and how to say a lot with a little
Every now and then when I go through some old boxes I happen upon a postcard that my Moffa (grandfather) sent me during his later years. In fact, I think it is the last thing I received from him before he passed away. The cursive handwriting has gone through an incredible effort to spell out my complicated American address. I don’t think my grandpa knew much English. The card depicts a field of red poppies bathing in sunlight with a blue-skied backdrop. And then, below the address, I detect a brief message in the same shaky cursive:
“Nothing new from Nykarleby. Bruno.”
I cannot explain how much I love this postcard. To send a message like that, literally to the other side of the globe, is absolutely wonderful. If you or I wrote the postcard we would probably have added at least a few boring tidbits about the weather and perhaps something about the most exciting thing that had happened recently. But nothing. Nothing new had happened to Bruno. And that was his message to me.
It used to frustrate me a little that he only wrote that one line. I do recall laughing when I first received the card. It could not have been written by anyone else but Moffa. The address took up most of the space on the card, and there, in the lower edge, almost trailing off the paper, was the little message. I am fond of writing, and could go on and on writing pages upon pages about nothing. My grandfather mastered what I can never achieve, at least not to such a perfection - a perfectly succinct message. A clear communication that would not lose its meaning even if it traveled to the other side of the world.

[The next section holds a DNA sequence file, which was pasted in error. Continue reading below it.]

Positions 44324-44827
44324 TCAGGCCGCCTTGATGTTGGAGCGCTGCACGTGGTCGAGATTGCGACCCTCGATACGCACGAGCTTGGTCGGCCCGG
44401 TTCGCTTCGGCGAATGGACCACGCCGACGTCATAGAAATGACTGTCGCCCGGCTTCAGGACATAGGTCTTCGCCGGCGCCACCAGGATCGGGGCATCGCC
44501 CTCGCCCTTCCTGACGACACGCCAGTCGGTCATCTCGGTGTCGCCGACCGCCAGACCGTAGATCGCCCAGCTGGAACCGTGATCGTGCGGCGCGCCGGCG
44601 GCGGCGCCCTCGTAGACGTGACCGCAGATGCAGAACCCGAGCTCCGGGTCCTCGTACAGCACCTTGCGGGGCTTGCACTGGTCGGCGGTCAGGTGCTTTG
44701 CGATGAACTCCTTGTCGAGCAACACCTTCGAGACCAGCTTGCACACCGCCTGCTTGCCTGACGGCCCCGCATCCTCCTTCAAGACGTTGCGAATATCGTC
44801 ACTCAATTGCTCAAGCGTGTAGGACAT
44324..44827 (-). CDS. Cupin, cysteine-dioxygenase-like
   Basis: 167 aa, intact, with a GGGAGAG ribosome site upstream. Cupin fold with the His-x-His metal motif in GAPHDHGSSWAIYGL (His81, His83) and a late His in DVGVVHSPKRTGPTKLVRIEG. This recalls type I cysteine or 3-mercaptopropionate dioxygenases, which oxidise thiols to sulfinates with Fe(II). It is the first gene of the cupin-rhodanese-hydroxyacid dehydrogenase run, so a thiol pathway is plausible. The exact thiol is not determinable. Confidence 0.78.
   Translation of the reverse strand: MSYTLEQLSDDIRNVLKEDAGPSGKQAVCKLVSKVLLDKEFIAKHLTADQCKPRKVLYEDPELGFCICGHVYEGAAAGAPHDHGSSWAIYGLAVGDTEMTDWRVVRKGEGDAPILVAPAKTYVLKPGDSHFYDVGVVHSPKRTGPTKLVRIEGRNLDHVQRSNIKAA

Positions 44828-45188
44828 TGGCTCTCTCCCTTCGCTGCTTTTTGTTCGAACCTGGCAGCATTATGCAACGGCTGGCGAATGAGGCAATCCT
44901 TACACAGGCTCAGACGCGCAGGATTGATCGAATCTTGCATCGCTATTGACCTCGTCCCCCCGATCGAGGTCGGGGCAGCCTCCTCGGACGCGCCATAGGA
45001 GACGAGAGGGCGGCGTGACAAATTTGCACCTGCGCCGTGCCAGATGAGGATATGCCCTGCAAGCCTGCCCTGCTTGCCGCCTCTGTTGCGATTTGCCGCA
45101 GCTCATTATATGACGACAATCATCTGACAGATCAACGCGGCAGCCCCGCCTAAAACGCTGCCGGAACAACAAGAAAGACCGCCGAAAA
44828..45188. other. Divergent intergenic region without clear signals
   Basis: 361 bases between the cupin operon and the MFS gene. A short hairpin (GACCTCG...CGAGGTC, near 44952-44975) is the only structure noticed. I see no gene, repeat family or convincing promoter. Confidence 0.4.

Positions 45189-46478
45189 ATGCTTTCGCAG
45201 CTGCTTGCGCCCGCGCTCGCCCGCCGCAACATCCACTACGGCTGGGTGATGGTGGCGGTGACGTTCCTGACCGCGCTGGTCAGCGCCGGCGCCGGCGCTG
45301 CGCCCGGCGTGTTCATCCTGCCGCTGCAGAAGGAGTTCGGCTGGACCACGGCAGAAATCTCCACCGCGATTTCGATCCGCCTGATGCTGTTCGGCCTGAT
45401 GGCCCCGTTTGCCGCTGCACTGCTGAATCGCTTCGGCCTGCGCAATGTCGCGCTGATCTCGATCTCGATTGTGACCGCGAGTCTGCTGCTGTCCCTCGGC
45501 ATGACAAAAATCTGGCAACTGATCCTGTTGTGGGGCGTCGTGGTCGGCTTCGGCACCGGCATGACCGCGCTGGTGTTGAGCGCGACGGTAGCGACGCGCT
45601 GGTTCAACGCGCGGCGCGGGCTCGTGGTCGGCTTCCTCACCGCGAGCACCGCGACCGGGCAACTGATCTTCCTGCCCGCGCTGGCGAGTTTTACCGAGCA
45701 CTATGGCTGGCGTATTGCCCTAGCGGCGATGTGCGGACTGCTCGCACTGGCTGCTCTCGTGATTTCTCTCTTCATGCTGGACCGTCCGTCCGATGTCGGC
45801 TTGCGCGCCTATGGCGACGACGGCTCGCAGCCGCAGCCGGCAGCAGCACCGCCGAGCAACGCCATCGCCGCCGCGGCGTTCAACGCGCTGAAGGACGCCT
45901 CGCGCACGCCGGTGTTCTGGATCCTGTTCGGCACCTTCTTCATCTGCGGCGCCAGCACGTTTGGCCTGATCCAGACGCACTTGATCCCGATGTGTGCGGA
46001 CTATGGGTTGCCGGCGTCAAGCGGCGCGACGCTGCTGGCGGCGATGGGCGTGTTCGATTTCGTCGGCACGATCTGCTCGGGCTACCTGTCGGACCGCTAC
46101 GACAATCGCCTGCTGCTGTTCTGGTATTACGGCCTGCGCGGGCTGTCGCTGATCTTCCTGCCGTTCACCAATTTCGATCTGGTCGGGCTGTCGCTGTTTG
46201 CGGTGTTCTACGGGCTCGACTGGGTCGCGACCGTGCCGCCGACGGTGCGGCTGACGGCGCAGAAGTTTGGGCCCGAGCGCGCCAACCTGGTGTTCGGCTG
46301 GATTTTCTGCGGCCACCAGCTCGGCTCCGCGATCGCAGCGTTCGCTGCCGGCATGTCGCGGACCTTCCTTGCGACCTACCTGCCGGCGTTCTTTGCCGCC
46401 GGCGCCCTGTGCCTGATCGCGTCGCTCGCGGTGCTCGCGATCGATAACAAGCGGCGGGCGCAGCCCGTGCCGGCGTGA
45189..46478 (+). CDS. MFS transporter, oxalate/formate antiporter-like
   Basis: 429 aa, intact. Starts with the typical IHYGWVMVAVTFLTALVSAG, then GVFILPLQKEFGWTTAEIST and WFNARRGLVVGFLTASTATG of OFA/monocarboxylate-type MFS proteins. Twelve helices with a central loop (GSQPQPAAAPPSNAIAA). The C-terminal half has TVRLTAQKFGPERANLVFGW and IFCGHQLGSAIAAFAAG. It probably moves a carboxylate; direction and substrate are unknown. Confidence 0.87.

I wonder if what he really meant to say was: “Nothing new from Nykarleby, but I am thinking of you and I saw this card and then I thought to myself: “That Minna, I wonder what she is doing over there in California. I think there are poppies in California, aren’t there? Well, let’s send her this card to let her know that her old Moffa is still alive. Yes, those poppies look a bit like those cornflowers there on the meadows in Socklot, don’t they? I would look at those flowers when I would wander out there on the fields.” Something like that. But then we would forget something crucial. We would forget that my Moffa was Finnish. And that means that sometimes (often) less is more when it comes to words. So nothing new from Nykarleby actually meant quite a lot more in the mind of the old man who wrote it. It took his grand-daughter years, many many years, to realize that.